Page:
Two weeks of economic consultations between Government and the International Monetary Fund (IMF) ended today with officials mum on the details of the closed-door Article 1V discussions.
However, were this island’s economic management placed in the hands of the United Progressive Party (UPP), a borrowing relationship with the Washington-based lending institution would not be out of the question at this delicate stage.
With the economy currently said to be limping along under the weight of a $300 million deficit, a national debt of 144 per cent of gross domestic product, and less than adequate foreign reserves of below $600 million, or eight weeks of import cover, UPP Leader Lynette Eastmond said today her party was willing to “review all options for borrowing, including [going] to the IMF”.
However, even with the IMF warning that the reserves position places the Barbados dollar in great peril, the UPP is strongly refuting the idea of a devaluation of the Barbadian dollar, which is presently pegged two to one against the United States currency.
“The IMF is saying that they are not ruling out a devaluation because they must say that, but we are not ruling it in,” Eastmond said during the launch of the first in a series of mini-manifestos for the upcoming general election, constitutionally due by the middle of next year.
So far both the ruling Democratic Labour Party (DLP) and the main Opposition Barbados Labour Party (BLP) have been tiptoeing around the IMF discussion, with the BLP only willing to commit itself at this stage to implementing an IMF modelled homegrown programme.
Minister of Finance Chris Sinckler on the other hand continues to vigorously defend his own brand of homegrown medicine, even with the majority of indicators pointing in the wrong direction.
However, it remains to be seen how the IMF will respond to his latest Barbados Sustainable Recovery Programme, which is due to be laid in Parliament shortly, detailing Government’s latest fiscal consolidation targets.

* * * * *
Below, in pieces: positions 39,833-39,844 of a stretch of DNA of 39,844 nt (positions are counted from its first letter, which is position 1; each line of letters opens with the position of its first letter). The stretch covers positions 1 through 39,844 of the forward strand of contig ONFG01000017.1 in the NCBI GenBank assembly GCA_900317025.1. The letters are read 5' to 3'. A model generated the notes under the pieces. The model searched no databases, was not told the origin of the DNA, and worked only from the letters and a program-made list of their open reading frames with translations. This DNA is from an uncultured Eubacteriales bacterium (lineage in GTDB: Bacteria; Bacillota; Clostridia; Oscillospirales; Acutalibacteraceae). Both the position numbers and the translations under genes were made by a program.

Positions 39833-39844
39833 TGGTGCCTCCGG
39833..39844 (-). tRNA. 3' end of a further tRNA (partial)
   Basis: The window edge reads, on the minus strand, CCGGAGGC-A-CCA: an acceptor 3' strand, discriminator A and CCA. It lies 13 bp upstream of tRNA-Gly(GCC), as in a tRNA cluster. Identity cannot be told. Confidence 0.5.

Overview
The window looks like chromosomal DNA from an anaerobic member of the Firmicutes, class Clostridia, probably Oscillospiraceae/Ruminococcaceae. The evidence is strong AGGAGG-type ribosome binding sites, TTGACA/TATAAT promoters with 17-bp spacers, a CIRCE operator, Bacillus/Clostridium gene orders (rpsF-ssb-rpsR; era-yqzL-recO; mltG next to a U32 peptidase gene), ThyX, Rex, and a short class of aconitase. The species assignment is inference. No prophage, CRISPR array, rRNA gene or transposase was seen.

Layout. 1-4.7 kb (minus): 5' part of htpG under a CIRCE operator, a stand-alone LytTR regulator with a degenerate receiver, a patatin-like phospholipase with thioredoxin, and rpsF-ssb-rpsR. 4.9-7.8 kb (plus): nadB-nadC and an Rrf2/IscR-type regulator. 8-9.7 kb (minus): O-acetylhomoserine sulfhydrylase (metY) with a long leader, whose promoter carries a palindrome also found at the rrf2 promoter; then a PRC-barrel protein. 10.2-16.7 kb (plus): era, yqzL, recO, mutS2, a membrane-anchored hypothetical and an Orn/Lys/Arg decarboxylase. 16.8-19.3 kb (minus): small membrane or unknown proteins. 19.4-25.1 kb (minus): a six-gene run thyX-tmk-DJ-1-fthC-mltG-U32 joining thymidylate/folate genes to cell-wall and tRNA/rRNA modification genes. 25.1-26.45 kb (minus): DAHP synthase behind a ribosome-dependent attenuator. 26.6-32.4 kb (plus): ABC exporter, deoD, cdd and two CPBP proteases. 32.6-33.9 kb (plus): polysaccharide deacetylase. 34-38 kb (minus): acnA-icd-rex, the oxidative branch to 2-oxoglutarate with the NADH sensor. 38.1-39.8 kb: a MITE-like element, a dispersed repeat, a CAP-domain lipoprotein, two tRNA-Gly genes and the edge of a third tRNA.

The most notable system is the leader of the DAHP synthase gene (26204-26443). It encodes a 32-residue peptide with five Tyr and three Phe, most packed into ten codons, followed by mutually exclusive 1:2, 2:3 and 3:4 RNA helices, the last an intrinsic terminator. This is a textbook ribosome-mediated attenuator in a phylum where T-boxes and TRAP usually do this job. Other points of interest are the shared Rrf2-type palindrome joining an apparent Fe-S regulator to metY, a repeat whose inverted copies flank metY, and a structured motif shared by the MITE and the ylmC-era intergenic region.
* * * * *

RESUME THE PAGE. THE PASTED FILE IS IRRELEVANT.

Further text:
At the end of its last Article 1V consultation back in June, the IMF team, led by Judith Gold, said it stood “ready to assist the Government of Barbados, including through continued policy dialogue and technical assistance”, while making it clear that the island’s economic problems were not over by any measure.
“Growth in 2017 is projected to slow to less than one per cent, reflecting the fiscal consolidation efforts introduced in the FY2017/18 Budget,” the IMF team had warned then, while it also cautioned that domestic inflation, which stood at 3.2 per at the end of last year, was likely to accelerate to 6.7 per cent by the end of 2017.
With those prophesies essentially coming through, Gold and her team are headed back to Washington to complete their latest assessment, having met with Sinckler, Acting Central Bank Governor Cleviston Haynes and other key Government officials, as well as senior representatives of the private sector, the trade union movement, including the Congress of Trade Unions and Staff Associations of Barbados (CTUSAB), Opposition Leader Mia Mottley and civil society.
The team is due to submit its full report by January.